Halston's recorded history goes back to before the Norman Conquest. Known as 'Holy Stone' in medieval times, it was then one of many great estates held by the powerful Knights of St John, a brotherhood founded to protect pilgrims travelling to the Holy Land.
The influential Mytton family, whose lands included 32,000 acres in North Wales, moved to Halston in 1549, and lived here until after John Mytton died, nearly 300 years later.
Today's house of mellow brick embellished with equally attractive stonework was built in 1690, then 'modernised' by Robert Mylne in the 1760s. His talents created one of Shropshire's most noteworthy 18th century interiors, according to no less an expert than Sir Nikolaus Pevsner. His authoritative 'Buildings of England' devotes one and a half pages to Halston.
The southern façade of the house overlooks lawns, two lakes and Halston's private chapel, one of only two timber-framed churches in Shropshire. Experts believe that the chapel was built in the second half of the 15th century.
John 'Mad Jack' Mytton was born at Halston in 1796. He inherited a fortune worth about £500,000 a year by today’s standards, but died in a debtors' prison at the age of 37.
Squire Mytton gambled, drank six bottles of port a day and devoted his life to the robust pleasures of a country gentleman. He 'invested' £10,000 to become MP for Shrewsbury, but spent less that half an hour in the House of Commons.
Madcap pranks made Mytton a legend in his own lifetime. A drunken friend was put to bed with two bulldogs and a bear. Mytton went duck shooting by moonlight on Halston's frozen lake, dressed in only his nightshirt. Disguised as a highwayman, complete with his blazing pistols, he ambushed departing guests on the Oswestry road.
One biographer notes that Mytton once rode a bear into his drawing room in full hunting costume. "The bear carried him very quietly for a time; but on being pricked by the spur he bit his rider through the calf of his leg."
'Mad Jack' lost his money, but not his friends. Three thousand people attended his funeral. He is buried in the Chapel at Halston.
The Hospitallers Preceptory at Halston was founded between 1165 and 1183. The whole estate had come into the hands of Richard Mytton by 1551, but with the Marian reaction, the revival of the order and the appointment of a Preceptor to Halston in 1558, he may not have felt secure in his possession until sometime after the accession of Elizabeth.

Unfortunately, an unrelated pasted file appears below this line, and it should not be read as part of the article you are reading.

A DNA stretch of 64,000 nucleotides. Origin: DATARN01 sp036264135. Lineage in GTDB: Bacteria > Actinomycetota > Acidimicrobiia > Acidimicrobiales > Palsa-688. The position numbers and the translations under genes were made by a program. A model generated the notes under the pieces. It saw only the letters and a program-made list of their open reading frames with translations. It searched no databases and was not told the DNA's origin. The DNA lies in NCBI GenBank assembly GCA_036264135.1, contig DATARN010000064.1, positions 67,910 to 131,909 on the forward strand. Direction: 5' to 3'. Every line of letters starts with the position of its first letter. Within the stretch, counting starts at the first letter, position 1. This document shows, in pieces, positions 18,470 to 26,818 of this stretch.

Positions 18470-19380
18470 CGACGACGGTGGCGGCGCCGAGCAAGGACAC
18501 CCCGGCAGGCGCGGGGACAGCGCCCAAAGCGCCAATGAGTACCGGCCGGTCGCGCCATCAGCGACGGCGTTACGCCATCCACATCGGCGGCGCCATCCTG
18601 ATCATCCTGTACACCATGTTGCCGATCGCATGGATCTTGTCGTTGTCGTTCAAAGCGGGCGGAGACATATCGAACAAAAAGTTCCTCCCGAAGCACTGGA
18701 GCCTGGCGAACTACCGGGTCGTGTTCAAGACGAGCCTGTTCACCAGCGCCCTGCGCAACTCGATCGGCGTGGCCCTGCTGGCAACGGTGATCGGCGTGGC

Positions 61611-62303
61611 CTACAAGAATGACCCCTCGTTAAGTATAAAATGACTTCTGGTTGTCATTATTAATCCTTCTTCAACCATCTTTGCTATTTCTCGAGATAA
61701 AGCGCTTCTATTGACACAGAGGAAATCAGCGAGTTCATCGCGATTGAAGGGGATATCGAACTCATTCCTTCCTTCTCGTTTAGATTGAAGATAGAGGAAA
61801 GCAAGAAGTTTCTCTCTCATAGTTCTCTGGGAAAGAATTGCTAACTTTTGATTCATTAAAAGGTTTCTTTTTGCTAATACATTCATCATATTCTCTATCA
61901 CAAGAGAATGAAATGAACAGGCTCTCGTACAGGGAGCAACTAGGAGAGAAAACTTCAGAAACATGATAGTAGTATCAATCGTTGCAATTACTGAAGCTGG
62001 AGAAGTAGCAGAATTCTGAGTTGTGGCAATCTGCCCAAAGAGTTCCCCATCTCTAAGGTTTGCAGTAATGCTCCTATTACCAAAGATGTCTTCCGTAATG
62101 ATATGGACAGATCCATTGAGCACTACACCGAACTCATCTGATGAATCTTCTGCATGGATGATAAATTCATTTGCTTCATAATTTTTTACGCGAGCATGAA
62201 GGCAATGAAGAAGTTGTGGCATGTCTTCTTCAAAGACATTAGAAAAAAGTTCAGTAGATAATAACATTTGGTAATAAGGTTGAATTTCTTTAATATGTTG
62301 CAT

The only building on the former site of the Preceptory is the chapel. It is a timber-framed structure, 40ft by 21ft, consisting basically of three 13ft compartments. The east two are divided into half-bays by intermediate trusses; the west compartment is in two unequal parts, divided by a main truss. The framing is in close-studding of very heavy scantling; the south-east & south-west corner posts have jowelled bases similar to those in the "Trotting Horse" at Shrewsbury and in the original framing of Lloyd's Mansion in Oswestry. The building stands upon a stone plinth; the chancel projection on a brick one.
The trusses are richly moulded; the intermediate ones are notched over the wall-plates; the rafters have a double ogee moulding. The roof is without a ridge and has V-struts above a collar; struts and principals are heavily cusped, forming a quatrefoil at the apex and trefoils at the sides, similar to the roof of Ludlow Guildhall. The spandrels of all the main trusses are carved in a bold coarse style with a variety of subjects which includes a lion, two horned beasts, a wyvern, a bearded face beneath a mitre and another similar face, and an otter (?) with a fish in its mouth.